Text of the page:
India’s crackdown on financial risks puts industry on watch

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 week after India barred lenders from investing in alternative investment funds that hold stakes in their borrowers, the market is counting the cost.

The Reserve Bank of India said the move is designed to prevent an unstable build-up of assets in the country’s financial system. But, lawyers and analysts say alternative investment fund managers could see costs ramp up and the rules will make it harder to raise cash in the future.

“This is a sledgehammer to the industry,” said Vinod Joseph, partner at Economic Laws Practice, a legal firm.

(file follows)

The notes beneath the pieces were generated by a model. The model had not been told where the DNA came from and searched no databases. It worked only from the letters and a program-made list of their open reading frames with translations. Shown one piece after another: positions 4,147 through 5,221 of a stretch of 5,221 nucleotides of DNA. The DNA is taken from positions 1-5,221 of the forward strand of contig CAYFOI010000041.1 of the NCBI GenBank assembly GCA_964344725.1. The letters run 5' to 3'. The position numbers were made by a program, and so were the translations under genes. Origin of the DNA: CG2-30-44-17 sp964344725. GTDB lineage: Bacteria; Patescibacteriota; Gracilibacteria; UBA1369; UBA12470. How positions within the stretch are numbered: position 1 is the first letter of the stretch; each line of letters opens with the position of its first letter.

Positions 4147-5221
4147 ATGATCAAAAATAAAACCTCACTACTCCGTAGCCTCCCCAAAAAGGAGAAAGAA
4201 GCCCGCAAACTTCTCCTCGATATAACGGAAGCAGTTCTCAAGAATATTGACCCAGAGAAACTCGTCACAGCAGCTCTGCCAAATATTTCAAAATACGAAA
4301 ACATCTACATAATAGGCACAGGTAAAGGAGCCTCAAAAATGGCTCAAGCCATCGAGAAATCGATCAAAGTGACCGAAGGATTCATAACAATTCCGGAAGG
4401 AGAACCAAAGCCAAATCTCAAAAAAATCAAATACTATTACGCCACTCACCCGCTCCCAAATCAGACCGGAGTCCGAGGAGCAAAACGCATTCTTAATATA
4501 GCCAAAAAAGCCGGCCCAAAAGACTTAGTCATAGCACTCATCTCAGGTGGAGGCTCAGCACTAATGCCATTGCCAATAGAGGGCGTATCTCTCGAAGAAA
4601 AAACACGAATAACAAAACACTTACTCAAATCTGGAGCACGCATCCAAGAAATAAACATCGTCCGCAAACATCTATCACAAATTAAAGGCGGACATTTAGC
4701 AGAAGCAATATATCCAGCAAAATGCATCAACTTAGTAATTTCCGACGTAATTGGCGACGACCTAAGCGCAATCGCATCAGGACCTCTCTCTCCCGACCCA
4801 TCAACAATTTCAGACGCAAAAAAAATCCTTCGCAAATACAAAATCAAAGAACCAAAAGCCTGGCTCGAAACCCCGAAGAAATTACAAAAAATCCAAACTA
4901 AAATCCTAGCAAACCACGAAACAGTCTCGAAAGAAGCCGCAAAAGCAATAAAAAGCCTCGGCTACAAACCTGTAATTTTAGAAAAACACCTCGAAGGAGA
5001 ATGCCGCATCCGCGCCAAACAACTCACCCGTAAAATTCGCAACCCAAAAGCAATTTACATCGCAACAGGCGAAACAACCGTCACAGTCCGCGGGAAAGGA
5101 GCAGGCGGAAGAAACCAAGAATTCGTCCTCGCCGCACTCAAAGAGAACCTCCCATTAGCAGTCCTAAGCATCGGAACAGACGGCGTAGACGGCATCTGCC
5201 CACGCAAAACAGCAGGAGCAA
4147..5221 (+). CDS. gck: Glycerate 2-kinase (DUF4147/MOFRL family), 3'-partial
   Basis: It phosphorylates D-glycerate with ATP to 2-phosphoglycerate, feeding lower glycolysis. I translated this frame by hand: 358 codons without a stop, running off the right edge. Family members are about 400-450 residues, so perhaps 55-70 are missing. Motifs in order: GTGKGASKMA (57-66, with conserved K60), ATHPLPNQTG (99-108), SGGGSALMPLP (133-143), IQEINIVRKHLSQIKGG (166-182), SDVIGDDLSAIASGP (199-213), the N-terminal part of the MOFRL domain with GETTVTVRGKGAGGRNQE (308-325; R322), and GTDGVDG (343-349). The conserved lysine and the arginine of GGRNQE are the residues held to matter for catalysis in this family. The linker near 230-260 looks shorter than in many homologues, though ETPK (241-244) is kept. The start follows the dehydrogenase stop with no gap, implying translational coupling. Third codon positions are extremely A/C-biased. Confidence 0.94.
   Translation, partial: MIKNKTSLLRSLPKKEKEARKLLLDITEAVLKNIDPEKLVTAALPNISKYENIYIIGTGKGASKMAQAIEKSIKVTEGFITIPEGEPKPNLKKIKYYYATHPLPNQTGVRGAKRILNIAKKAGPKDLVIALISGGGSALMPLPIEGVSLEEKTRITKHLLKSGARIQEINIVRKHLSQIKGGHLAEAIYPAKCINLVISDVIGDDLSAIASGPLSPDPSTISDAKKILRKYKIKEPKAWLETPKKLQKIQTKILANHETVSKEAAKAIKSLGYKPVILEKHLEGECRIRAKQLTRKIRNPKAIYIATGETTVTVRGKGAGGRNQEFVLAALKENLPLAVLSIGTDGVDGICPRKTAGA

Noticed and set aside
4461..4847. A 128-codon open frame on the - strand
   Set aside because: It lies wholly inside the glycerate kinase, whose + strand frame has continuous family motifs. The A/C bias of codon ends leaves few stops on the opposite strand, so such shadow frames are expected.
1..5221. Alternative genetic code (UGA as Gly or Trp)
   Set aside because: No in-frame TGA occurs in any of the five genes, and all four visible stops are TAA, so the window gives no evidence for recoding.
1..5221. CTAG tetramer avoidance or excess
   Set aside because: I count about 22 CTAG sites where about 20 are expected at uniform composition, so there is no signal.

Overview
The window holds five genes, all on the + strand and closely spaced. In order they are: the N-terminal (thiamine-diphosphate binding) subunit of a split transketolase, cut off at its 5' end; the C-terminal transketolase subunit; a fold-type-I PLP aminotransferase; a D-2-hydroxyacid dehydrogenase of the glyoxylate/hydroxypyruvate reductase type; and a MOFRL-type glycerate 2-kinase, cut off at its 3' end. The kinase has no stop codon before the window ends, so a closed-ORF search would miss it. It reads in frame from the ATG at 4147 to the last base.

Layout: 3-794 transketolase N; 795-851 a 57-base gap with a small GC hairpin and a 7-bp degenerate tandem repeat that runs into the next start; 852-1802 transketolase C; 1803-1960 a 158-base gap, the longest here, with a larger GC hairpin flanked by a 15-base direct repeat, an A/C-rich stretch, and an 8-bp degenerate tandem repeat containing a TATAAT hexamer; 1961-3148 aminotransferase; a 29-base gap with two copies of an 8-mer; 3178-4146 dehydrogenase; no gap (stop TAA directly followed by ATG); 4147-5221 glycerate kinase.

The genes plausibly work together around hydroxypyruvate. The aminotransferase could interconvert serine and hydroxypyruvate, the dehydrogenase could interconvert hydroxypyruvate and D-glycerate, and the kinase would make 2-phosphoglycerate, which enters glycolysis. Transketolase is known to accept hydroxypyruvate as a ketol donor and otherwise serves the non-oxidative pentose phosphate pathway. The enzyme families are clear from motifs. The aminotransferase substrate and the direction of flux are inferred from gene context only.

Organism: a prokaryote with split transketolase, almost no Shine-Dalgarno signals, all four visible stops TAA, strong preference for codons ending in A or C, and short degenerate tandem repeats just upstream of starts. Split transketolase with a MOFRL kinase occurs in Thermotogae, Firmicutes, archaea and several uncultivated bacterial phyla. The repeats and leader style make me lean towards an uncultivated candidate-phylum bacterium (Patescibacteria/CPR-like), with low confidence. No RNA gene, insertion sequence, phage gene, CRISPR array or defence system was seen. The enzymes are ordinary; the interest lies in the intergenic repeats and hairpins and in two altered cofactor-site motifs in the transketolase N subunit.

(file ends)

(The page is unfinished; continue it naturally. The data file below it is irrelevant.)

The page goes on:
The top seven shadow lenders in the country had invested around $1.35 billion in these so-called AIFs, according to their most recent annual reports. Shares of these firms dived after the new rules, that directed existing investments to either be liquidated in 30 days or for lenders to provision their investment in the AIFs.

The RBI’s move added to jitters in the market. Sentiment was already shaken after the central bank last month imposed stricter rules to stem the relentless rise in risky consumer loans, actions called “draconian” by one analyst. Its report on financial stability risks is set to be released this week.

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